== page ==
Interest rates, as defined by the Fed funds rate and 10-yr are low. Period. But as some other Directors have posted here recently, the Fed seems to have little control over real interest rates and less over the so-called liquidity crisis. Libor, mortgage rates, and corporate debt rates could care less about the Fed it seems. I don't think there is a dearth of liquidity out there but there is clearly a paucity of trust. Dick Bove, a veteran bank analyst currently at Punk Ziegle, has a very interesting plot of M3 (no longer an official measure of the money supply because, according to him, it shows what is really happening) that indicates that liquidity is exploding. If the financial institutions can get past being afraid of their own shadows rates will drop and liquidity won't be an issue.
What the heck, as stock guys, are we supposed to do with all this information? Nothing. Ignore it. Invest in some good companies at good prices and fuggedaboudit. Take a trip to Mars and check it when you get back. All this noise and wrenching daily volatility are enough to drive anyone crazy.
Thing that look cheap keep getting cheaper. Let's not forget that this phenomenon is subject to a self-fulfilling effect for the rest of the year. Tax loss selling, and rampant shorting by myriad hedge funds unhindered by the uptick rule will probably ensure more pain to come in the short term. However, I would much rather be buying those stocks that are already pricing in a recession than those that are priced for perfection and keep going up. Recession or not, cheap stocks should ultimately outperform. Cyclical stocks priced as if this time it really is different and cyclicality is dead? Not so much.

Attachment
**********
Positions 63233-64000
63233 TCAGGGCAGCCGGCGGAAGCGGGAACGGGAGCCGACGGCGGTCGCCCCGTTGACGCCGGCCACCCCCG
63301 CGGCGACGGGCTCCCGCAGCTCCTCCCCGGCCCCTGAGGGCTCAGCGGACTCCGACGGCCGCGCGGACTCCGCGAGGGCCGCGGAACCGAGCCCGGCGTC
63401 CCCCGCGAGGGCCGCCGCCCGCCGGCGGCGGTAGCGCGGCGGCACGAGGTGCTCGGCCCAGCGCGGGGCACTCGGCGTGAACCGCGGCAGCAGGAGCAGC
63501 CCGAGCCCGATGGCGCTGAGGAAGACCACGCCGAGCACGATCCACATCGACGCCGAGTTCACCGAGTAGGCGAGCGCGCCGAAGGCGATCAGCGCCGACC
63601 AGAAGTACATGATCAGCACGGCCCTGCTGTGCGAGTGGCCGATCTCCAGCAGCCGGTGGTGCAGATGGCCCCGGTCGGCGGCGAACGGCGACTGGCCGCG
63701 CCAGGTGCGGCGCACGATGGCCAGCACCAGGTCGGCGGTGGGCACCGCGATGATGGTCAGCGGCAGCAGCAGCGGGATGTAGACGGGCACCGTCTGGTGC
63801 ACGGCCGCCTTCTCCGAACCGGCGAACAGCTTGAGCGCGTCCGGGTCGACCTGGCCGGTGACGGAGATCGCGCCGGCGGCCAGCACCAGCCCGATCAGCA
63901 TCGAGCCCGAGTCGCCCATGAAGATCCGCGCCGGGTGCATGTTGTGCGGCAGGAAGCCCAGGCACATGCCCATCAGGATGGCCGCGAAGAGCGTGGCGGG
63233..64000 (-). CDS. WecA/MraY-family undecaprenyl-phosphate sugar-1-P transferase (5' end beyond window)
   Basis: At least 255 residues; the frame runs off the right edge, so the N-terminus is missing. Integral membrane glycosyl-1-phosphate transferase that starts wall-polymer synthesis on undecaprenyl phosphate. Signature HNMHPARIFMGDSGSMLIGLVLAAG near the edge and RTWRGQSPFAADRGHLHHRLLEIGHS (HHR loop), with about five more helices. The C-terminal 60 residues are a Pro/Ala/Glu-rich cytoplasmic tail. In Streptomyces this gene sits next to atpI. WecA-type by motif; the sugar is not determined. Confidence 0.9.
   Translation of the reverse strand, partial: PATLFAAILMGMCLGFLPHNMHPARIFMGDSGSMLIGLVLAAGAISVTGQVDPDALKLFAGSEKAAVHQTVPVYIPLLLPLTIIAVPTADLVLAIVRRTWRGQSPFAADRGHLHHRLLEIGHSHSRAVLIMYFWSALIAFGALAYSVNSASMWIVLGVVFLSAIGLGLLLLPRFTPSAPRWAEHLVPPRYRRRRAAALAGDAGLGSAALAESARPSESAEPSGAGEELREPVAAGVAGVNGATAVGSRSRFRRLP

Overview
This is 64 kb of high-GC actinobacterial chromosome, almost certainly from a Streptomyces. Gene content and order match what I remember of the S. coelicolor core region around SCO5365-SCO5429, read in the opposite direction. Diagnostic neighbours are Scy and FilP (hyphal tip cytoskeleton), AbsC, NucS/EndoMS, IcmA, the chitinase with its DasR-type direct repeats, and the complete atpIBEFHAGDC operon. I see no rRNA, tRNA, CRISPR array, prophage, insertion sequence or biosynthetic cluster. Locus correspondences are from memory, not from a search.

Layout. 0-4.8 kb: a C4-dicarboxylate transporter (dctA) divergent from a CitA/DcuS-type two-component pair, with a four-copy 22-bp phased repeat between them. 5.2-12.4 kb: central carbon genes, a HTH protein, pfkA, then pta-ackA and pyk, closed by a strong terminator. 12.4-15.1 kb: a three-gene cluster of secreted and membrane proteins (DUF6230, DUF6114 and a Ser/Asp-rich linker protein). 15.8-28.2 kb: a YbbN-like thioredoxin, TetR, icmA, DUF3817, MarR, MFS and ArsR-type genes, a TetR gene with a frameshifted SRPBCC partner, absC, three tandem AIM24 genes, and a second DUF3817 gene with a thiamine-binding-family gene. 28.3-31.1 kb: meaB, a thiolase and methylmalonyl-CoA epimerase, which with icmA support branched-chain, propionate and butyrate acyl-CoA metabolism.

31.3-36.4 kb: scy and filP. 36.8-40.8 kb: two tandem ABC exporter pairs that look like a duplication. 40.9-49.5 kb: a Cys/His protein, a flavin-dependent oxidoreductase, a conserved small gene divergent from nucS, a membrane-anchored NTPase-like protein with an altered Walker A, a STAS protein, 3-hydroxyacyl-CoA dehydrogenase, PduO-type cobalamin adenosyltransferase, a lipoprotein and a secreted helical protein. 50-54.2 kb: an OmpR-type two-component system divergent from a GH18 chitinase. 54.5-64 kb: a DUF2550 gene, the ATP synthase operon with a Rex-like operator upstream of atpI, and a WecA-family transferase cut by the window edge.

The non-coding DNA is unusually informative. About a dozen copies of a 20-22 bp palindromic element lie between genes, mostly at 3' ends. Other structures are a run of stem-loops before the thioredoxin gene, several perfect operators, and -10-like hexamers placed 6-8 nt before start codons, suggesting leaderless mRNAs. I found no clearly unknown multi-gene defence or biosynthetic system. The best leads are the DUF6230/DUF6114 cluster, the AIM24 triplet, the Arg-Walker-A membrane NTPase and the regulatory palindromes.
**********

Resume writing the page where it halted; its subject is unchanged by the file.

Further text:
James Montier, who recently released a seminal book on behavioral finance, said that "pursuing contrarian strategies is a little bit like having your arm broken on a regular basis." In the short term there is no discernible or quantifiable difference between being wrong and being a contrarian. But as Olstein said recently, if you are concerned about short term volatility, then you are speculating, plain and simple.
The daily performance plots on Vestopia are a double-edged sword for both the investment directors and those evaluating them. For many of us, it will be impossible for observers to tell if our strategies are sound for many months or even years. That's why it so important to focus on process instead of short-term outcomes. The only way to be successful in the market over time is to keep executing a strategy that has an edge, and avoid outcome bias. Instead, base your strategy on expectations.
In other words, if I keep doing this, what is likely to happen? If I keep buying good companies at cheap prices, over time, I should make money. Why does this strategy have an edge? Precisely because it is so darn psychologically hard to stick to. The only edges that persist are those that run counter to cognitive biases, because human nature will never change. That, at least, is one thing you can be certain of.